By James Romo for DieHardDevil.com
The collective mood inside of Reser Stadium in Corvallis this Saturday will feel a lot more like a street fight than family picnic. Oregon State was just upset last week by UW, putting an end to their undefeated season. ASU has lost back to back home games bringing their record to a much more pedestrian 5-3. Both teams still have hopes of winning their respective division in the Pac-12, but both teams currently have their backs against the wall and are looking to get back in the fight and come out swinging.
Oregon State Offense vs ASU Defense
Beavers coach Mike Riley has tabbed junior back-up quarterback Cody Vaz to start in place of a rusty Sean Mannion who threw four interceptions against the Huskies after sitting out several weeks rehabbing a knee injury. Vaz replaced Mannion last week and completed 7/11 passes for 97 yards and a touchdown in less than a quarter of work. The pass-heavy Beaver offense will face the conference’s best pass defense with ASU only giving up 148.4 yards per game. But much like last week, if ASU can’t get the kind of pressure on Vaz that they were able to apply on quarterbacks earlier in the season, OSU has the kind of receiving weapons on the outside that will torch the secondary. Wide receivers Markus Wheaton has 50 catches for 679 yards and 6 TD’s, and Brandin Cooks has 44 catches for 790 yards and 3 TD’s. They make up the most formidable receiving core the Devils have faced all season, so we may see much more zone coverage in the secondary this game.
Oregon State ranks 11th in the conference in rushing offense, which may be misleading due to their talent in the backfield. Running back Storm Woods only carried the ball 15 times against UW last week, but still rushed for 90 yards and a 6.0 yard/carry average. He is also a threat catching the ball out of the backfield, which ASU struggled to stop last week against UCLA. The Devils have also had a tough time stopping the run this season allowing 173.6 yards per game (10th in the conference), which may tempt the Beavers into exploiting the run defense to use the play-action pass for big plays. Something to keep an eye on if the Beavers manage any element of success running the ball early in the game. Much of the defensive scheme is going to depend on the status of D-Linemen Will Sutton and Junior Onyeali. ASU may put a premium on slowing down the passing game by dropping more players into coverage or using less blitz packages if Sutton and Onyeali are able to go. ASU still leads the conference in total defense allowing 322 yards/game, but much of that came with an injury-free starting lineup.
Oregon State Defense vs ASU Offense
Defensively, Oregon State moves seamlessly between 4-3 and (much less) 3-4 fronts and are able to get linebackers deep into coverage, essentially taking away the short to intermediate routes that ASU has thrived on running. They can be predictable with their blitzing, but are still a handful when they come after the quarterback. When OSU gets beat for big plays, it’s primarily down field and on their safeties. The Beavers boast the second ranked defense just behind ASU allowing 344.1 yards per game, but only allow (conference best) 17 points per game. The Beaver front 7 are able to create pressure on quarterbacks while still doing a good job of setting the edges for run contain (save the UCLA game). Sophomore bookends Scott Crichton and Dylan Wynn are prototypical ends with Crichton leading the team eight sacks. Although fundamentally sound, the front seven don’t possess the same kind of speed as Oregon (who does?) or UCLA and can be beat horizontally on quick-strike passes to the outside. Again, this plays into the strength of the ASU offensive attack with wheel routes and screens, but the Sun Devil receivers will have to do a much better job of getting down field for a few big plays to keep corners out of the flats. And as stated previously, big plays were made against them down field while in man coverage, so ASU will have to get vertical in order to open that route-running space if the underneath routes are shut down. The OSU linebackers are high football IQ guys that don’t get caught out of position, and do a good job of tackling in space. Linebacker Michael Doctor is a guy that ASU will have to keep guessing and giving false reads, as he is their one true big play maker among the three. ASU will want to use speed against them, and employ more misdirection in order to create running lanes and create blown coverages.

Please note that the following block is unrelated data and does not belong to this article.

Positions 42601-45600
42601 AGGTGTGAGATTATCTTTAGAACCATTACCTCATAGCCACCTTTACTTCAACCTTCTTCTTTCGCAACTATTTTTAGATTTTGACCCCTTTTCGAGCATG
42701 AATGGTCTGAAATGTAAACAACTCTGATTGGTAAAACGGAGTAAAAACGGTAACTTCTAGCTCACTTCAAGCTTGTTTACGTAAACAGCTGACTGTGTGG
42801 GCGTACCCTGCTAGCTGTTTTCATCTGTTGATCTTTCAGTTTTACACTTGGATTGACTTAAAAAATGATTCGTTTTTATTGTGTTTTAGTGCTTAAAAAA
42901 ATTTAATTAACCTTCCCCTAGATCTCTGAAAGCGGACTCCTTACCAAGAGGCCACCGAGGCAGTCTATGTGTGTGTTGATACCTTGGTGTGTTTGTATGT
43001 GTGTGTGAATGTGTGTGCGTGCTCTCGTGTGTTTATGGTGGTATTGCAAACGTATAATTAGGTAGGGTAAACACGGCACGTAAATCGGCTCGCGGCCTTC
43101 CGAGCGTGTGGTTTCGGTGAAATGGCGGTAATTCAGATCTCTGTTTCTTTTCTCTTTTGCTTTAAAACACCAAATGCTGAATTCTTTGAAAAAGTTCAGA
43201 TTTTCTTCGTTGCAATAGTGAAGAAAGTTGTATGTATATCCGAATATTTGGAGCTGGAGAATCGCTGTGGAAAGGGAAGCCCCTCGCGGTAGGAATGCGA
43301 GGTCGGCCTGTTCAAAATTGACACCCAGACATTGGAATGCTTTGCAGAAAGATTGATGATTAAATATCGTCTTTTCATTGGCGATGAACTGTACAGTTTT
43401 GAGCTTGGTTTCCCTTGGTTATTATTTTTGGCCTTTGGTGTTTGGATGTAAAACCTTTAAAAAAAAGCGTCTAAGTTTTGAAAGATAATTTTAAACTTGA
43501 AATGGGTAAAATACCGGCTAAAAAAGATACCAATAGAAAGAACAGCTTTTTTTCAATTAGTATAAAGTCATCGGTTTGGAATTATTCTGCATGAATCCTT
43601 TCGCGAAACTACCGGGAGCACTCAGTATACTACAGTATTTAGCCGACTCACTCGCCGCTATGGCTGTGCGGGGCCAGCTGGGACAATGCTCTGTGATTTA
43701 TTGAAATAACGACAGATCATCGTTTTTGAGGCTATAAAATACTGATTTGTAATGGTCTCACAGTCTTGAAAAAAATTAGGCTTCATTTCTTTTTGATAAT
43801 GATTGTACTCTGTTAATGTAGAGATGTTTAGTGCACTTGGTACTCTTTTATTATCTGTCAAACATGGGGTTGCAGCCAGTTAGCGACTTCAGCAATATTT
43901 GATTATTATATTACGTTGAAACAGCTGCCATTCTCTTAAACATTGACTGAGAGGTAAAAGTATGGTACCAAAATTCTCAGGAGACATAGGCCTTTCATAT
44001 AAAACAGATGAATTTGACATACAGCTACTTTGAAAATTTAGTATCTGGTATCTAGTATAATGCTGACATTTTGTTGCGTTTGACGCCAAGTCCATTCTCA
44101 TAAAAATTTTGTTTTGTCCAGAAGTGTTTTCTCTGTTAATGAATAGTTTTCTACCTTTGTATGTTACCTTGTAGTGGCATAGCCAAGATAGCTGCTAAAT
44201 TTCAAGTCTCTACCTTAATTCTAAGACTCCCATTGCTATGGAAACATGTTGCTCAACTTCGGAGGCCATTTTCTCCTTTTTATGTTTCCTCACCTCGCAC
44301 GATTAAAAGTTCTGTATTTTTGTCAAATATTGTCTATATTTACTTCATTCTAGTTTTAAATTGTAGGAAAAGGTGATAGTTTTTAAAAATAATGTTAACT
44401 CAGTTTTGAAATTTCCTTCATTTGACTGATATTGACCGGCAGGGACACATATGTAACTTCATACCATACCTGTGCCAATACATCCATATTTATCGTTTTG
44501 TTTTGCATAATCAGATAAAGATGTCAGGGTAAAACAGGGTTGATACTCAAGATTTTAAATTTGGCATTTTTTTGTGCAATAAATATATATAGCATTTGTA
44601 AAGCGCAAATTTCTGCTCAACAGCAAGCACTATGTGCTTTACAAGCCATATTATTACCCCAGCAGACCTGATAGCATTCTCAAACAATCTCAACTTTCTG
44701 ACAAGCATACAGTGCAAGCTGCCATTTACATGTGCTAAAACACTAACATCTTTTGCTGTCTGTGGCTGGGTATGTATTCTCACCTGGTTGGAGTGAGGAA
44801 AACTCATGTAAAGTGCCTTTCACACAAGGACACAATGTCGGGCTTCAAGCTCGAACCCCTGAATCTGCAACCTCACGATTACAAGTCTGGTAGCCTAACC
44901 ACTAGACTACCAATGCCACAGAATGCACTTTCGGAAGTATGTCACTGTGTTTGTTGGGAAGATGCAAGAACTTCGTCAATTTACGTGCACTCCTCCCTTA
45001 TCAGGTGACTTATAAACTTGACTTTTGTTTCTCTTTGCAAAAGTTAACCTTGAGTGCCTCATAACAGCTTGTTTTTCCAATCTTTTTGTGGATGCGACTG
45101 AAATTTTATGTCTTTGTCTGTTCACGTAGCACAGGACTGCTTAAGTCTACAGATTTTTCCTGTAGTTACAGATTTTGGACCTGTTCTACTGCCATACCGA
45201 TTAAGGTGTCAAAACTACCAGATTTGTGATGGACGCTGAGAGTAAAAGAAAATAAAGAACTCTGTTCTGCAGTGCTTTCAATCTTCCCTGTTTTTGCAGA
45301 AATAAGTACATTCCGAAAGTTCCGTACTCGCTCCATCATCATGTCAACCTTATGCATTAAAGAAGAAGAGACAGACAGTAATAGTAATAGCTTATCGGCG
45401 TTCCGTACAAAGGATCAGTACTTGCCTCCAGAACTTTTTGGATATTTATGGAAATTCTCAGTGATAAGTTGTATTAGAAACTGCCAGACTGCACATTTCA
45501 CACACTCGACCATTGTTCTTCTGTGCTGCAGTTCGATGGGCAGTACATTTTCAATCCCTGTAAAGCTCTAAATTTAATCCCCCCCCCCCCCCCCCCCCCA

As important as it is for ASU to get a vertical passing game going, this may be the toughest defense to do it against. The Beaver corners are better than most of the pure cover guys that ASU has faced, and the Devils still haven’t been able to put up numbers on the outside against anyone. Senior corner Jordan Poyer is a true cover corner and the anchor of the Beaver secondary with five picks. Rashaad Reynolds is much like Osahon Irabor, who is a good cover corner, but excellent against the run. OSU will also leave their corners on an island, which frees up outside linebackers to either read and react or cover passing lanes, and ASU will have to disrupt that scheme in order to be the high octane offense that they want to be.
This game is another defining moment in the home stretch for ASU, and presents yet another opportunity for the Sun Devils to finally win a game that would keep them in the mix of the upper echelon of the conference. This Sun Devil team has the talent to win, but is still dealing with some key injuries on their thin defensive line that leave them a very small margin of error for victory. So keep track of every inch gained or lost during the game tonight, because every single one of them will matter and have a direct impact on the final score tonight for the Sun Devils.
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